Blog

February 5, 2020

What Policy Questions Will Be Created by Driverless Cars?

The 2020s will see the introduction of one of the most profoundly transformative technologies for decades: the driverless car. In the world we have inhabited for the past 60 years, most adults own cars that they drive daily, which they then park in their garages, front yards or on the street, or in car parks when they go to the shops or the train station or the airport.
February 4, 2020

Decentralisation of the Climate Crisis: Introducing Green Visas

Neoliberals often criticise governments for overly centralising the decision making process. They argue that this makes it difficult for individual actors to intervene, who may possess useful local information, thanks to their specialised skills and knowledge.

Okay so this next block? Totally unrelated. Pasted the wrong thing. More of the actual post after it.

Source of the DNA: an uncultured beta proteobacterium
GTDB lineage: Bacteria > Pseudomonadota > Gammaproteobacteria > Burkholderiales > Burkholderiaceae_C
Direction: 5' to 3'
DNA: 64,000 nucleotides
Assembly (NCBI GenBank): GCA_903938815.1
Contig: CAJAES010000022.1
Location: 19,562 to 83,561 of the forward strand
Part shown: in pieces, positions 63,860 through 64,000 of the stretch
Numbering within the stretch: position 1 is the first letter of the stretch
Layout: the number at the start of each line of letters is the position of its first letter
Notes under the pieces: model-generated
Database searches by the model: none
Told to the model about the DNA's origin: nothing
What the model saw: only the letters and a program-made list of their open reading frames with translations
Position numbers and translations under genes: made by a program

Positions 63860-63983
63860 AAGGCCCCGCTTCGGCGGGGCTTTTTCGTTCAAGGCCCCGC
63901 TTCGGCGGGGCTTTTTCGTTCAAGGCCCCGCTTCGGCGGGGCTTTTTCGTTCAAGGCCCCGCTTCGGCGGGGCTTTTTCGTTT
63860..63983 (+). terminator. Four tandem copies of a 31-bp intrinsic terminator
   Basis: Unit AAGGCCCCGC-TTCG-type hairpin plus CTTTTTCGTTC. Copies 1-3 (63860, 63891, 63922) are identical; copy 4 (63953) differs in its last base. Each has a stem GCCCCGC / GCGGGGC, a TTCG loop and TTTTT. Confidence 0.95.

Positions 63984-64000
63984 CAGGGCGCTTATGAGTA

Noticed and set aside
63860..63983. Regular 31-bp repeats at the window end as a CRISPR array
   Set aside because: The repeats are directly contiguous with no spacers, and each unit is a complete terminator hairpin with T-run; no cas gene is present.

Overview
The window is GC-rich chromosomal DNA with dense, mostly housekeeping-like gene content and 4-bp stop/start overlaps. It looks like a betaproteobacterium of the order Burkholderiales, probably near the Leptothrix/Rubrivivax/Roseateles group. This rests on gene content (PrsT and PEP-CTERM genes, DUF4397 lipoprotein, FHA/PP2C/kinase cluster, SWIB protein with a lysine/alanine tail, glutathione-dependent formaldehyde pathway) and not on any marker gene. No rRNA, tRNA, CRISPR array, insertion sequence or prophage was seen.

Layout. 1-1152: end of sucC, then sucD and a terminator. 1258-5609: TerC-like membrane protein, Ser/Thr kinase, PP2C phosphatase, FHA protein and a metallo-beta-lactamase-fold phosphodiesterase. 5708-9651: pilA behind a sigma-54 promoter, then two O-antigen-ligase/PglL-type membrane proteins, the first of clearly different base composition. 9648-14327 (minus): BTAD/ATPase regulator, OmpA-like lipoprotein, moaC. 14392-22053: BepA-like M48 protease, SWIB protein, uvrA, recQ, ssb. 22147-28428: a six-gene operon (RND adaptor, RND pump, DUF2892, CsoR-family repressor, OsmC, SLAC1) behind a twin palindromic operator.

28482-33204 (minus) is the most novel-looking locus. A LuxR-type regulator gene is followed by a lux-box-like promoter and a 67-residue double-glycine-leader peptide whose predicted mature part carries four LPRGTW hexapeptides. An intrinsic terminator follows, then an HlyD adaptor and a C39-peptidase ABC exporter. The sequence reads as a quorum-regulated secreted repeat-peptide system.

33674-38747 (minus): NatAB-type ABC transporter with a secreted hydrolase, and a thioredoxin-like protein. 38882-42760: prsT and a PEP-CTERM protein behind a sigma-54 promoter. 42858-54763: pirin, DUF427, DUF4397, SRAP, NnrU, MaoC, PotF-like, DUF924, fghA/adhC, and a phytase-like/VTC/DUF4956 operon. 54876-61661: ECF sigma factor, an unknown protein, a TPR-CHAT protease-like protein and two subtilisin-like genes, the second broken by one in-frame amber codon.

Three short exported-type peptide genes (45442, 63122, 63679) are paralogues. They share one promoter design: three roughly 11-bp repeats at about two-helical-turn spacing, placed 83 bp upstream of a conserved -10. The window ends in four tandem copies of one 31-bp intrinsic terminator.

January 15, 2020

If We Want to Be Green, Trains Should Be Taxed and Not Subsidised

The argument made by many such as George Monbiot that the protection of the environment requires the destruction of capitalism has no credibility given the relative success of socialist and market economies when it comes to the protection of environmental resources.
December 12, 2019

An Analysis of the Spitzenkandidaten Process – Part 2

Classic political theories suggest that a democratic government should have both “input” and “output” legitimacy. A political institution relies public opinion and policy preference, the “input”, or democratic process, from the people, and the good legislation outcomes, or the “output” to be the source of its legitimacy.